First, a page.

The last two elections in Haiti have been a dull affair. Few outside the country cared too much about the results. This was in sharp contrast from 1990 when Haitians, new to the democratic process took to the polls en masse to vote for Jean Bertrand Aristide.
For various reasons, the former priest- who is now in exile in South Africa- never lived up to his expectations. But one thing Aristide did was to remain at the center of Haiti’s political life. It appears that his position may be usurped soon. Wyclef Jean, the hip-hop star is expected to officially announce this week that he is going to be a candidate for president of his politically and socially troubled homeland.
Last week when word begin to seep out that Jean might run for president, I wrote a piece basically outlining the reasons why he shouldn’t get involved in the macabre world that is Haitian politics. I still have some misgivings about his decision.
But that article generated perhaps the most feedback than any piece that I have written in recent years and it got me thinking that perhaps there are some good to this news. The seminal question is that what would Jean bring to Haiti. Here are ten things to consider:
1. His international fame would ensure that Haiti commands steady media attention
2. He can be a spokesman for the country, despite his poor French and Creole language skills
3. He can lure investors into Haiti where missionaries and aid workers run roughshod over everyone.
4. He can be a catalyst to get the international community to see the virtue in getting competent Haitians living abroad to come back to Haiti.
5. He can inspire youth from around the world to come to Haiti
6. He can deliver on his promises if he keeps them real
7. He can galvanize the population that has grown cynical about the political process
8. He will not be as tempted to corruption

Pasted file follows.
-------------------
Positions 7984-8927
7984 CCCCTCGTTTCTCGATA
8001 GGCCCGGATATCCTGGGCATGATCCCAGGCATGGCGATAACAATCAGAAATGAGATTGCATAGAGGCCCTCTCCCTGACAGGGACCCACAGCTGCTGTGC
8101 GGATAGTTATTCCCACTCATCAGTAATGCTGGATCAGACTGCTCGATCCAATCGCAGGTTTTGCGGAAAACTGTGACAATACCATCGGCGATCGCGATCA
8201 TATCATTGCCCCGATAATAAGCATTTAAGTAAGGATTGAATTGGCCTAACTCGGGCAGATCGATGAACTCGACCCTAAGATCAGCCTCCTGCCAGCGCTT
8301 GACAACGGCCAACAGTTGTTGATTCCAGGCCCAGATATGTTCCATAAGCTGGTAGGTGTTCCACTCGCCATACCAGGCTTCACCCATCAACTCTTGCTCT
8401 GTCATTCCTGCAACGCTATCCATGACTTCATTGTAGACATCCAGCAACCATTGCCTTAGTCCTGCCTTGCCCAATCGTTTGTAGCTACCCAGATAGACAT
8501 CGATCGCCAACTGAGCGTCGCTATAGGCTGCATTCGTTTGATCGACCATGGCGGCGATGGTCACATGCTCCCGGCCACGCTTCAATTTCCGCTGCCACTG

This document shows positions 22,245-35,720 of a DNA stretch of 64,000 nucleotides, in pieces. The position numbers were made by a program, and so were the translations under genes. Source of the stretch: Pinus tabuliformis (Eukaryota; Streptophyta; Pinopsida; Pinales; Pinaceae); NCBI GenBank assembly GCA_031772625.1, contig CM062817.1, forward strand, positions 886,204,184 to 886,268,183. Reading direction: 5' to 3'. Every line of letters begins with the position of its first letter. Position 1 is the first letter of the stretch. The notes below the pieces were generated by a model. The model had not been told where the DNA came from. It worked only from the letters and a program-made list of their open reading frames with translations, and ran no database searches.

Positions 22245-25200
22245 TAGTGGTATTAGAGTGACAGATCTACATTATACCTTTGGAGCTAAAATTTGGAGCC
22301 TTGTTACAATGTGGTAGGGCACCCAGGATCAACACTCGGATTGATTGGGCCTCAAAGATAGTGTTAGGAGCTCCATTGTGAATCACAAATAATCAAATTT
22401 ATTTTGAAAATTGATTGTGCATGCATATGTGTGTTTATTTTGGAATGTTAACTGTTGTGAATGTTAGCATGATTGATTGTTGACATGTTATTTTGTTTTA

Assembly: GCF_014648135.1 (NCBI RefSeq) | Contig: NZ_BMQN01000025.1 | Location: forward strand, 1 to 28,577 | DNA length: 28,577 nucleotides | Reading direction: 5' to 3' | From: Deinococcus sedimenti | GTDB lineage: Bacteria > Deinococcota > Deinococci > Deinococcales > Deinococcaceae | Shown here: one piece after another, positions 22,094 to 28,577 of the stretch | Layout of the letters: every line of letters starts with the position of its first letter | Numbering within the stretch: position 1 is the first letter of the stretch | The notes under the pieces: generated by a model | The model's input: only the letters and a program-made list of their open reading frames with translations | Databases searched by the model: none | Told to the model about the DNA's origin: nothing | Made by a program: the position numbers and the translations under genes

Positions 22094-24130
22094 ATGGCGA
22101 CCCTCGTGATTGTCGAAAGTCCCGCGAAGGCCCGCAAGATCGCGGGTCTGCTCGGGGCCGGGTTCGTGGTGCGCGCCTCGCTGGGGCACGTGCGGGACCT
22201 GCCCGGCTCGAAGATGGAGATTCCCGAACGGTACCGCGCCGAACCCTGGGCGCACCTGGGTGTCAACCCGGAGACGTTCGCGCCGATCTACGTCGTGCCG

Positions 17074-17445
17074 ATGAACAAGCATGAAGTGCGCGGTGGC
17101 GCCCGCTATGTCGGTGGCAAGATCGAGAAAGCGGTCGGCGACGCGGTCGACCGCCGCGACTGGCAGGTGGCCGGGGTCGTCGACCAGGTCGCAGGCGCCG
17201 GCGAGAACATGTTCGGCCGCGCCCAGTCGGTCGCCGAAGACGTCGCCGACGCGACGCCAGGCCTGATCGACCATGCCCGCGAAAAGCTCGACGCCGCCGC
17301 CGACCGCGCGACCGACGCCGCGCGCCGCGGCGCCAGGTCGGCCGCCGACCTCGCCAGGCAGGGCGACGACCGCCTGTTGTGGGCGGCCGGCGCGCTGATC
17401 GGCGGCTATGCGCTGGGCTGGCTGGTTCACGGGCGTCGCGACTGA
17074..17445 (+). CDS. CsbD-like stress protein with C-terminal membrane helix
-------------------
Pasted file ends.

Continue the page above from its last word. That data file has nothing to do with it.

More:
9. He will help develop art and culture institutions in a country with none but brimming with talent.
**10.**He will stop the five decade old brain drain
To be sure, this is purely speculative there are no guarantees that Wyclef will qualify for Haiti’s byzantine election laws nor that he will be able to move the population to vote for him. Still no other candidate is commanding the attention that he is and that is a good sign. In a country that has seen a string of natural and man-made disasters, whatever can get the narrative moving on another direction is positive.
But with Haiti reeling from the catastrophic earthquake in January, the country can ill afford celebrity politicians, unless that person is ready to lead and surround him or herself with fresh mind. Officials have lamented the depth of corruption in Haiti. I believe Haiti is not as corrupt as they think. The problem is that the Haitians they’re dealing with for the most part, don’t speak the language of business and are prone to gaffes which can be misinterpreted as corrupt. There are no more than a handful of people in the government or in the private sector that has been involved in an Initial Public Offering to understand the complexity of that transaction.
The Haitian Times which I edit and publish, has had a hard time finding a competent photo journalist who can differentiate between snapping a shot and composing a picture that tells a story. As soon as we begin training one, he or she leaves for better pasture outside of Haiti. That brain drain needs to be plugged immediately and I’m hoping Jean can do that.
I’m not privy to Jean’s inner circle, but his celebrity makes him a viable candidate and he needs to surround himself with the best minds available, which there are many. In his career, Jean has tamed many audiences the world over. Now he is about to enter his biggest stage yet. Let’s hope he is up to the task.